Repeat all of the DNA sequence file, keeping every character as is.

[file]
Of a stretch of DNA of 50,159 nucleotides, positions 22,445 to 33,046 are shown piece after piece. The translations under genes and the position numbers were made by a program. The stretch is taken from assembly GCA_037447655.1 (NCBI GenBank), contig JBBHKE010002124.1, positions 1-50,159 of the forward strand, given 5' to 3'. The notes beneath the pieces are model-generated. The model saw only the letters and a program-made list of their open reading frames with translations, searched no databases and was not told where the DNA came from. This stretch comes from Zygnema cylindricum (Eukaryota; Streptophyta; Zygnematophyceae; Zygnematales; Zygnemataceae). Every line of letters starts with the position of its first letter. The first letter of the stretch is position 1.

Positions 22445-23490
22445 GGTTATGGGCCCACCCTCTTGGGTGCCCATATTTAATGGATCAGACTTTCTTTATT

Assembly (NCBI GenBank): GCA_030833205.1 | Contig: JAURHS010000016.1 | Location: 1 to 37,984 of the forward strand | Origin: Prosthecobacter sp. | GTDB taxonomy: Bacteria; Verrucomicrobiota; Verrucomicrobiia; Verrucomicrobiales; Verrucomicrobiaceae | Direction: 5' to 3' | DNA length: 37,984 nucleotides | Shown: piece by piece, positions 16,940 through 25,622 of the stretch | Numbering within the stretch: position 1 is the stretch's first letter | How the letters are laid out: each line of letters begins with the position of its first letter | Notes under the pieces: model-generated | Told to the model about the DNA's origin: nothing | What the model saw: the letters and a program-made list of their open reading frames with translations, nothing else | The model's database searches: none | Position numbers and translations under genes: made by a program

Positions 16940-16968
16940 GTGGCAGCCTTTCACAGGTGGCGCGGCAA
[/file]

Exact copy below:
Of a stretch of DNA of 50,159 nucleotides, positions 22,445 to 33,046 are shown piece after piece. The translations under genes and the position numbers were made by a program. The stretch is taken from assembly GCA_037447655.1 (NCBI GenBank), contig JBBHKE010002124.1, positions 1-50,159 of the forward strand, given 5' to 3'. The notes beneath the pieces are model-generated. The model saw only the letters and a program-made list of their open reading frames with translations, searched no databases and was not told where the DNA came from. This stretch comes from Zygnema cylindricum (Eukaryota; Streptophyta; Zygnematophyceae; Zygnematales; Zygnemataceae). Every line of letters starts with the position of its first letter. The first letter of the stretch is position 1.

Positions 22445-23490
22445 GGTTATGGGCCCACCCTCTTGGGTGCCCATATTTAATGGATCAGACTTTCTTTATT

Assembly (NCBI GenBank): GCA_030833205.1 | Contig: JAURHS010000016.1 | Location: 1 to 37,984 of the forward strand | Origin: Prosthecobacter sp. | GTDB taxonomy: Bacteria; Verrucomicrobiota; Verrucomicrobiia; Verrucomicrobiales; Verrucomicrobiaceae | Direction: 5' to 3' | DNA length: 37,984 nucleotides | Shown: piece by piece, positions 16,940 through 25,622 of the stretch | Numbering within the stretch: position 1 is the stretch's first letter | How the letters are laid out: each line of letters begins with the position of its first letter | Notes under the pieces: model-generated | Told to the model about the DNA's origin: nothing | What the model saw: the letters and a program-made list of their open reading frames with translations, nothing else | The model's database searches: none | Position numbers and translations under genes: made by a program

Positions 16940-16968
16940 GTGGCAGCCTTTCACAGGTGGCGCGGCAA